Petroleum coke, the bottom-of-the-barrel leftover from refining Canadian tar sands crude and other heavy oils, is cheaper and burns hotter than coal. But it also contains more planet-warming carbon and far more heart- and lung-damaging sulfur -- a key reason few American companies use it.
Refineries instead are sending it around the world, especially to energy-hungry India, which last year got almost a fourth of all the fuel-grade "petcoke" the U.S. shipped out, an Associated Press investigation found.
In 2016, the U.S. sent more than 8 million metric tonnes of petcoke to India. That's about 20 times more than in 2010, and enough to fill the Empire State Building eight times.
The petcoke being burned in countless factories and plants is contributing to dangerously filthy air in India, which already has many of the world's most polluted cities.
Laboratory tests on imported petcoke used near New Delhi found it contained 17 times more sulfur than the limit set for coal, and a staggering 1,380 times more than for diesel, according to India's court-appointed Environmental Pollution Control Authority. India's own petcoke, produced domestically, adds to the pollution.
Industry officials say petcoke has been an important and valuable fuel for decades, and its use recycles a waste product. Health and environmental advocates, though, say the U.S. is simply exporting an environmental problem. The U.S. is the world's largest producer and exporter of petcoke, federal and international data show.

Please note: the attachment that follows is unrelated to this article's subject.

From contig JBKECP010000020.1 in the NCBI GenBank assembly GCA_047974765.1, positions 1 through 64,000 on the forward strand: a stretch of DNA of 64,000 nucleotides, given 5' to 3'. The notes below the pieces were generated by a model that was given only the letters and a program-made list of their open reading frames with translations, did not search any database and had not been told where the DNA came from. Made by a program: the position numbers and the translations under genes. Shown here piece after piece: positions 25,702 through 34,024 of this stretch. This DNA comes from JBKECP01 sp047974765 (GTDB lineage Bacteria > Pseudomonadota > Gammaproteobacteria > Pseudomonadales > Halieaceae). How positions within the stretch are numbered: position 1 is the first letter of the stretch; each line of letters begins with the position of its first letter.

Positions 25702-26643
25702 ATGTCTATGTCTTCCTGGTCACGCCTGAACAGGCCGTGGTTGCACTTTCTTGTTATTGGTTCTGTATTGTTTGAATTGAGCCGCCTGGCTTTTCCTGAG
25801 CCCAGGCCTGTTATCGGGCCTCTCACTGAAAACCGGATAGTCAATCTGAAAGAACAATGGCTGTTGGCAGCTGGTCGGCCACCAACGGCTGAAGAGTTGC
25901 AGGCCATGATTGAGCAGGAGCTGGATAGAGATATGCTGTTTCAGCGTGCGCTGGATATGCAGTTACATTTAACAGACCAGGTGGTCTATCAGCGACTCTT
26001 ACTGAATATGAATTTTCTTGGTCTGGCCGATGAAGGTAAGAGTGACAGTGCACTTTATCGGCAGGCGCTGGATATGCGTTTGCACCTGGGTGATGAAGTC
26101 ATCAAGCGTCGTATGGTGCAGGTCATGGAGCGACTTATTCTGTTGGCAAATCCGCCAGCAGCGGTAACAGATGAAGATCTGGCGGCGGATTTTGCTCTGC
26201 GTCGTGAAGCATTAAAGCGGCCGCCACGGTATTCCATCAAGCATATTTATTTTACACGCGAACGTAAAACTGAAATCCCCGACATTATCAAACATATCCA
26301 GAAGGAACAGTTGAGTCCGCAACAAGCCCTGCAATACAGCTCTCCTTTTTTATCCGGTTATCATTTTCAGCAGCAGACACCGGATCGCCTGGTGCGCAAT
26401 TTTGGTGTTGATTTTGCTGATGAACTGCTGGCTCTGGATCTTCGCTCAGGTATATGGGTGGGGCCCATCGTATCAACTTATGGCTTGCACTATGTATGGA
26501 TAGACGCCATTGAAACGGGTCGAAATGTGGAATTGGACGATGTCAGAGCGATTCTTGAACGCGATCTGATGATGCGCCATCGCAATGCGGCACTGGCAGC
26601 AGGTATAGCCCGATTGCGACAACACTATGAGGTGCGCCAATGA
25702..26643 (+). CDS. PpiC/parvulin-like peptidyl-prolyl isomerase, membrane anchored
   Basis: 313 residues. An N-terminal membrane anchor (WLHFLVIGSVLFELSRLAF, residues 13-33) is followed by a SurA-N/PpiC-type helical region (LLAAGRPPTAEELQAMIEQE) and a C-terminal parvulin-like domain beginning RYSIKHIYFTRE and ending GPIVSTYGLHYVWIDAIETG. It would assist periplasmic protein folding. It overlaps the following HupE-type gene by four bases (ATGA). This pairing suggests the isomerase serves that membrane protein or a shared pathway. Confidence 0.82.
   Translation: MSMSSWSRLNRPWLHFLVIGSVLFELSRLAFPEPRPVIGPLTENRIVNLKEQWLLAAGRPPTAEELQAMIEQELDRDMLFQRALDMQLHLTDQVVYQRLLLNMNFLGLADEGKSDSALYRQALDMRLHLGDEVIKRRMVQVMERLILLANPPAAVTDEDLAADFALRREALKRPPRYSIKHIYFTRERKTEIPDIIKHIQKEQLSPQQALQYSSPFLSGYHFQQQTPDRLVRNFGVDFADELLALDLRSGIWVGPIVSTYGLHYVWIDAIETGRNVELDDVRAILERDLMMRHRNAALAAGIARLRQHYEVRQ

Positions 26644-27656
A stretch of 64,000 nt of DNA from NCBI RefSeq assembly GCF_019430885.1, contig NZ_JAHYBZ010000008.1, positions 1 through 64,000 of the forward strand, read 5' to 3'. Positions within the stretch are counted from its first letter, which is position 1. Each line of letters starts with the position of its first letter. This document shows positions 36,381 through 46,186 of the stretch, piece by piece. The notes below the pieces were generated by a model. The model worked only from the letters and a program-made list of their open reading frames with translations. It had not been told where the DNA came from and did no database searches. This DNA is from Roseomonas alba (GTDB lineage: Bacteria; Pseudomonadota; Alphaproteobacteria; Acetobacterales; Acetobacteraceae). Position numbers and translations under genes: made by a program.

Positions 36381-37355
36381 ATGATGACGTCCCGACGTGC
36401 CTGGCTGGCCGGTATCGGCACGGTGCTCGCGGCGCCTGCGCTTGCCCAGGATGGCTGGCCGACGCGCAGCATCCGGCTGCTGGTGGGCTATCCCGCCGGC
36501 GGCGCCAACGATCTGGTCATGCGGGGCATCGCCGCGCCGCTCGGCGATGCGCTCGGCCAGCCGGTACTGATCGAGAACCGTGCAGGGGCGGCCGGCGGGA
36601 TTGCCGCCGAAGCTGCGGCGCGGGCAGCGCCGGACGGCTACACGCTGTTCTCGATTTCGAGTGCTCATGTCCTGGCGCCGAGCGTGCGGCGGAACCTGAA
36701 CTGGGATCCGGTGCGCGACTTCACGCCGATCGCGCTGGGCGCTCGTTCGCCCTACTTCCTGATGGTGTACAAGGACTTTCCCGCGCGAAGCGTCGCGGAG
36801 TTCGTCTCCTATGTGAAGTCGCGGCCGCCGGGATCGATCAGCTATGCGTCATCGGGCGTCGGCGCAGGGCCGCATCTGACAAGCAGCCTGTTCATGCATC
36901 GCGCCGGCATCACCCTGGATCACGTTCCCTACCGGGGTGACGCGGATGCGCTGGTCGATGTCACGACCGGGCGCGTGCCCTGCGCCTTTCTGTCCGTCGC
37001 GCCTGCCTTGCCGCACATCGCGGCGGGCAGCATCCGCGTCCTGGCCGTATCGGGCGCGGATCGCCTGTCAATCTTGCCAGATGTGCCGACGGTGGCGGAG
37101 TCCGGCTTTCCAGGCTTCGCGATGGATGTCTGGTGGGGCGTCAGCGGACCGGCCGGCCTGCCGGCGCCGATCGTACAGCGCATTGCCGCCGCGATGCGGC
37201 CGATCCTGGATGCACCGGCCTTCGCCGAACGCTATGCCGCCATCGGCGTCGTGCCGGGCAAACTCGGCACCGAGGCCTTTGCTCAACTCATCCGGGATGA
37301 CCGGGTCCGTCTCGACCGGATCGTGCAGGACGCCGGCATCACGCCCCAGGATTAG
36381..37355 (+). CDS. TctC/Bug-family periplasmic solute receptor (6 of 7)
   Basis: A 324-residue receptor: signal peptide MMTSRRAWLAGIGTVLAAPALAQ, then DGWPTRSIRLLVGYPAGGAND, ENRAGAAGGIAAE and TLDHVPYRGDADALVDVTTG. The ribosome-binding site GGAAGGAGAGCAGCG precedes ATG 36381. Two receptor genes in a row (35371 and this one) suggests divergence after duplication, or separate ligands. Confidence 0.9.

"We should not become the dust bin of the rest of the world," said Sunita Narain, a member of the pollution authority who also heads the Delhi-based Center for Science and the Environment. "We certainly can't afford it; we're choking to death already."
Petcoke traditionally was used in the U.S. to make aluminum and steel after its impurities were removed. But when those mills closed or moved to other countries, the need for petcoke waned, although some power plants still use it.
The American Fuel and Petrochemical Manufacturers, a petroleum industry trade group, released a statement to the AP saying that cokers "allow the United States to export petroleum coke to more than 30 countries to meet growing market demand."
But experts say it's not market forces that are driving U.S. refiners to make this waste product from heavy oil refining. The refineries just need to get rid of it, and are willing to discount it steeply -- or even take a loss -- which helps drive the demand in developing countries, experts said.
Petcoke, critics say, is making a bad situation worse across India. About 1.1 million Indians die prematurely as a result of outdoor air pollution every year, according to the Health Effects Institute, a nonprofit funded by the U.S. Environmental Protection Agency and industry.
In New Delhi, pollution has sharply increased over the past decade with more cars, a construction boom, seasonal crop burning and small factories on the outskirts that burn dirty fossil fuels with little oversight.
In October and November, for the second year in a row, city air pollution levels were so high they couldn't be measured by the city's monitoring equipment. People wore masks to venture out into gray air, and newspaper headlines warned of an "Airpocalypse."